Power training in elite young soccer players: effects of using loads above or below the optimum power zone

Loturco, Irineu ORCID: https://orcid.org/0000-0003-1309-2568, Pereira, Lucas A., Reis, Valter P., Bishop, Chris, Zanetti, Vinicius, Alcaraz, Pedro E. ORCID: https://orcid.org/0000-0002-9792-6656, Freitas, Tomás T. ORCID: https://orcid.org/0000-0001-8571-3189 and McGuigan, Michael R. (2019) Power training in elite young soccer players: effects of using loads above or below the optimum power zone. Journal of Sports Sciences . ISSN 0264-0414 (Published online first) (doi:10.1080/02640414.2019.1651614)

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Abstract

This study aimed to examine the effects of two jump squat (JS) training programs involving different loading ranges in under-20 soccer players during a preseason period. Twenty-three elite young soccer players performed sprint speed (at 5-, 10-, and 20-m), change-of-direction (COD) speed, JS peak-power (PP), and countermovement jump (CMJ) tests pre and post four weeks of training. Athletes were pair-matched in two groups according to their optimum power loads (OPL) as follows: lower than OPL (LOPL; athletes who trained at a load 20% lower than the OPL) and higher than OPL (HOPL; athletes who trained at a load 20% higher than the OPL). Magnitude-based inferences were used to compare pre- and post-training measures. Meaningful increases in the PP JS were observed for both groups. Likely and possible improvements were observed in the 5- and 10-m sprint velocity in the LOPL group. Meanwhile, possible and likely improvements were observed in the CMJ, 5- and 10-m sprint velocity, and COD speed in the HOPL group. Overall, both training schemes induced positive changes in athletic performance. Soccer coaches and sport scientists can implement the JS OPL-based training schemes presented here, either separately or combined, to improve the physical performance of youth soccer players.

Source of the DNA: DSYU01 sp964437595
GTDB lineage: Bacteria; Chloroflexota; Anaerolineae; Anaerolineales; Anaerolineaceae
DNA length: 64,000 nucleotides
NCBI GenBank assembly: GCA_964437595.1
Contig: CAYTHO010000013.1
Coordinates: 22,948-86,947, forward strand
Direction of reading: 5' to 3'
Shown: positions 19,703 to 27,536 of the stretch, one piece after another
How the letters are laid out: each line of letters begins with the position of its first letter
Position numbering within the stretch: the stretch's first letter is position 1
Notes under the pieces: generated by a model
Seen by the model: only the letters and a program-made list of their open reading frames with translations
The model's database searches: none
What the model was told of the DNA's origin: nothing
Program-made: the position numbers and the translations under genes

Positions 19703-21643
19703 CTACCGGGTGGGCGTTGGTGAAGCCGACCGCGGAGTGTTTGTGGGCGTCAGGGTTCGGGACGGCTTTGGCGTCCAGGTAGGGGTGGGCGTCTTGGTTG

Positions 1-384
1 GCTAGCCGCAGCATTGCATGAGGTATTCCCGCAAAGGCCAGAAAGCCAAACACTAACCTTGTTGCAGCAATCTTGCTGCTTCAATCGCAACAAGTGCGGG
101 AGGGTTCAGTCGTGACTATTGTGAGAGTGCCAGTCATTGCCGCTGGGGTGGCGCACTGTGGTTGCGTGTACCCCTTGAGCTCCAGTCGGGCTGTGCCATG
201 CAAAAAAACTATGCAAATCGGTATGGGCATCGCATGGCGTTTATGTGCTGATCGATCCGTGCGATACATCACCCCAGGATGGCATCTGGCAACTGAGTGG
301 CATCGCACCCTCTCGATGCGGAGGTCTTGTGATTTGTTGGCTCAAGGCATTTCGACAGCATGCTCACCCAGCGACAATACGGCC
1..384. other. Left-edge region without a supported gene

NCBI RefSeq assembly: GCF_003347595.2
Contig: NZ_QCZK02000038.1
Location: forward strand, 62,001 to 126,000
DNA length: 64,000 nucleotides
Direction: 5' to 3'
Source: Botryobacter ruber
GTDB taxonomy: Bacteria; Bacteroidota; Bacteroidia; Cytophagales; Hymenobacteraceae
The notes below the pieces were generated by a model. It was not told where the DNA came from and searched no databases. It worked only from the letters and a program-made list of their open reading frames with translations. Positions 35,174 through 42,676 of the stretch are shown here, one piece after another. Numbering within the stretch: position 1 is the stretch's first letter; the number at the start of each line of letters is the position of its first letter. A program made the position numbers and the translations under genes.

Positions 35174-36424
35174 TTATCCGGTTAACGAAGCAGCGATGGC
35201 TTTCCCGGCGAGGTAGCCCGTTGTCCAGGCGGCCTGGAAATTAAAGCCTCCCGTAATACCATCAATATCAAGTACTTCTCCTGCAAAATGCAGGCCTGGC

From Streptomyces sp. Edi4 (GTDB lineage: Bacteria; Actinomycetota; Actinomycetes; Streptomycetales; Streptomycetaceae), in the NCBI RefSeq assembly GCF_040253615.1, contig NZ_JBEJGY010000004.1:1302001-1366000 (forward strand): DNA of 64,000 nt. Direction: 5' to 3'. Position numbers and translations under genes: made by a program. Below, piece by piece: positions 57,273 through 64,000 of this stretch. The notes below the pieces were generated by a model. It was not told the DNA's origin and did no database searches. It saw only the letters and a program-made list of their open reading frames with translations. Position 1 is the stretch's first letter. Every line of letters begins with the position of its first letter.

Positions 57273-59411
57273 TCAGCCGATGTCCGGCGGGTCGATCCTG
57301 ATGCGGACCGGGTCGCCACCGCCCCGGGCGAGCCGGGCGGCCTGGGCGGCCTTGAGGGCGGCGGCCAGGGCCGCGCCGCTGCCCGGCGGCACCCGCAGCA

Item Type: Article
Keywords (uncontrolled): Team-sports, football, optimal loads, speed ability, vertical jump
Research Areas: A. > School of Science and Technology > London Sport Institute > Strength and Conditioning at the London Sport Institute
Item ID: 27395
Notes on copyright: This is an Accepted Manuscript of an article published by Taylor & Francis in Journal of Sports Sciences on 07/08/2019, available online: http://www.tandfonline.com/10.1080/02640414.2019.1651614
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Depositing User: Jisc Publications Router
Date Deposited: 21 Aug 2019 08:18
Last Modified: 21 Nov 2019 17:45
URI: https://eprints.mdx.ac.uk/id/eprint/27395

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